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The Path of Humility: What a Lowly Pirate Has in Common With Isaiah and Paul

Have you given up your right to rule your own life and taken on the humility of your Lord? When you do, it opens the doors to a new way of Kingdom living.

By Nick Fox


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Toward the end of the apostle Paul’s life, he wrote two letters to Timothy, a young convert and leader in the church. In these letters Paul takes his wisdom from decades of speaking, planting churches, and following Christ, and communicates things he thinks are centrally important to pass on to the next generation of Christian leadership. In 1 Timothy 1:15 Paul says, “Here is a trustworthy saying that deserves full acceptance: Christ Jesus came into the world to save sinners — of whom I am the worst.”

Paul’s statement about being the worst sinner — and that we should view ourselves as the worst sinners — is crazy, if you think about it. Imagine if we lived that way. If I was humble enough to recognize the fullness of my brokenness — that I set new records for profound forms of messing things up — would it change the way I talk to my wife when she does something wrong? Would it change the thoughts I think about the guy who cut me off in traffic? Would it change my attitude as I stand in line at the DMV pondering what I might be missing in the world as I wait in a slow-moving line to interact with rude employees?

I think it would. We are all good at noticing our own victories. We are also remarkably gifted at seeing the faults and mistakes of others. We may even occasionally celebrate when a friend gets a win. But awareness of our own faults and brokenness is where we need help. This is why Paul encourages us to live in such a way that we realize our own faults. Even as you read this article, you can probably think of people who need to read this article more than you. They need work on their pride. “I’m not perfect,” we say, “but at least I’m not like them.” When I start thinking like this, it is a sign that I still do not get it. I am broken. I have been deceived. I mess up. These are the truths I need to see so humility might sink into my bones. And yet God has not given up on me. He believes in me. He has called me to do things that will change the world, just like He has you.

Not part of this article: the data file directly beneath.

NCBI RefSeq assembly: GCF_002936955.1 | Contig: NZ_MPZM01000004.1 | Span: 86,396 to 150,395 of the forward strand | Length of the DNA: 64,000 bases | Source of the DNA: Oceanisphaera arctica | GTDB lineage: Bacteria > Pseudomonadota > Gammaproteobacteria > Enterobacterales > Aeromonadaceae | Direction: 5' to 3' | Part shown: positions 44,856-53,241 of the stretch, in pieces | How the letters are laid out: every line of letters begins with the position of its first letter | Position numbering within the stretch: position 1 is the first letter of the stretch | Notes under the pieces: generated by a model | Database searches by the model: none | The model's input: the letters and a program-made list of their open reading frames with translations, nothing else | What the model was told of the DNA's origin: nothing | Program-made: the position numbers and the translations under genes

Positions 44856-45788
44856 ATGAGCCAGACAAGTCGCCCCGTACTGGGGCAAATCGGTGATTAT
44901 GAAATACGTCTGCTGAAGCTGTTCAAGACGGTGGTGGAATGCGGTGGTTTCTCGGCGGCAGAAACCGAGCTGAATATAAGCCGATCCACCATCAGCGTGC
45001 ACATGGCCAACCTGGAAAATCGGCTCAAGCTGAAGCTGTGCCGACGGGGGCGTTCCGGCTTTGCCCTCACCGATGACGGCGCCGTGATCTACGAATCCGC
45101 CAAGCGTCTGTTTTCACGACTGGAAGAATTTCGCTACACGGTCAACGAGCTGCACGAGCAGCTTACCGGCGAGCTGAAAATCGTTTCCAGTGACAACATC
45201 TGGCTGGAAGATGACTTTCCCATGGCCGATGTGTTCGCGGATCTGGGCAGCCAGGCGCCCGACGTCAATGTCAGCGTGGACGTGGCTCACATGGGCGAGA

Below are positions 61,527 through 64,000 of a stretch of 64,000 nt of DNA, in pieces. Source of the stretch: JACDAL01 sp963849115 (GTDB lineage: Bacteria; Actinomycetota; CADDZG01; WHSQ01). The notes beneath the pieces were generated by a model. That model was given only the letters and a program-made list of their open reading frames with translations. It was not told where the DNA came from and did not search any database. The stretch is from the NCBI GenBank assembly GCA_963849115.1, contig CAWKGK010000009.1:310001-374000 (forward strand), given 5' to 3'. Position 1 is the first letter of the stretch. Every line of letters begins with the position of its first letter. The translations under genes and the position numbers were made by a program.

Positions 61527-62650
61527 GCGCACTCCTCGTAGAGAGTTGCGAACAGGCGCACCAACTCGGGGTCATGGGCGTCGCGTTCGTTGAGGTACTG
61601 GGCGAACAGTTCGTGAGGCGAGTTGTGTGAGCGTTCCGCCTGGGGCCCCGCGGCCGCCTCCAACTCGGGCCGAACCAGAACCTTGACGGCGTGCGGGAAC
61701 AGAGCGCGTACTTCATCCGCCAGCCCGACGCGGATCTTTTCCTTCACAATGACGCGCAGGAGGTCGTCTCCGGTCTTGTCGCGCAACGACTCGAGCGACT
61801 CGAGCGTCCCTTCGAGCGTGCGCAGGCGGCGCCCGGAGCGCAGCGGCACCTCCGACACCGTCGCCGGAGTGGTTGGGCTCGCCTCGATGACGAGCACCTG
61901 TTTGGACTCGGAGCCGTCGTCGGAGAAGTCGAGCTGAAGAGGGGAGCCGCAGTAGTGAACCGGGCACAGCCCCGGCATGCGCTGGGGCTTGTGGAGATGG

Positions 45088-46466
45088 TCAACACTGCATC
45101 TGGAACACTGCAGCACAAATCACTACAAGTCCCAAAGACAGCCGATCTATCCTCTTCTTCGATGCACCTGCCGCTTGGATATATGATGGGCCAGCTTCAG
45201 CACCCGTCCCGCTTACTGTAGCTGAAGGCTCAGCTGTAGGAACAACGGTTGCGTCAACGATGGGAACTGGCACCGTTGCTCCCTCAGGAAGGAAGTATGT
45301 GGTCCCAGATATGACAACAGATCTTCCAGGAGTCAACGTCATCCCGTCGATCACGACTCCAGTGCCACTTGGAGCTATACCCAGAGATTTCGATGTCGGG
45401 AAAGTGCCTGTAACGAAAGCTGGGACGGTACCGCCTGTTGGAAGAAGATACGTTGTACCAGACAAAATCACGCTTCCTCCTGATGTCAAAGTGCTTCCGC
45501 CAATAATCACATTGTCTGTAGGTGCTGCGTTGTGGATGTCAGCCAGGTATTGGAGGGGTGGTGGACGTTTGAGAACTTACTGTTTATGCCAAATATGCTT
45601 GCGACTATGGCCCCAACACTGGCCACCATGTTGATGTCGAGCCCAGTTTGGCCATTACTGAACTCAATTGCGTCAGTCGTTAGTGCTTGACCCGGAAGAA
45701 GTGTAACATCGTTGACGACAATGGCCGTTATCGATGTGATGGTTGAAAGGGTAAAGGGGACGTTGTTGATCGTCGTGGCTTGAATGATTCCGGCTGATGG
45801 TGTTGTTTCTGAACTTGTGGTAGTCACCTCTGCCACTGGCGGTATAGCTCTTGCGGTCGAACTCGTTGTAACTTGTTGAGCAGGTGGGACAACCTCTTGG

If we take the humility thing too far, it can lead to self-loathing. I heard a rabbi say that every person should carry around two thoughts in his or her pocket: “I am nothing but dust and earth,” and “I am God’s most glorious creation.” When I am down and I doubt my worth, I need to remind myself of the second thought. But honestly, like Paul, a lot of the time I need to remind myself that I am merely the dust of the earth. I do not know about you, but in my life l lean toward pride quite often. I forget I am nothing without God.

Isaiah in the Throne Room

In Isaiah 6, the prophet Isaiah encounters God in all of His glory. He describes the scene he saw — angels, the temple, smoke, shaking doorframes — and his first response has always been interesting to me. I would expect Isaiah to join the angels in praising God in this moment. But he doesn’t. His first words are, “Woe to me!” I cried. “I am ruined! For I am a man of unclean lips, and I live among a people of unclean lips, and my eyes have seen the King, the Lord Almighty” (Isaiah 6:5). His first instinct in that extraordinary moment is to confess his uncleanliness. Perhaps no individual has been as humble as Isaiah was in that moment.

I need an experience like Isaiah. There are many days I need to be reminded how big God is and how truly small I am because pride gets in the way and messes things up. C.S. Lewis called pride “spiritual cancer.” He called it the complete anti-God state of mind. Pride will act as a limiter in your life if you do not deal with it. It just will. Andrew Murray says, “We can never have more faith than we have humility.” Pride puts that cap on our ability to move forward.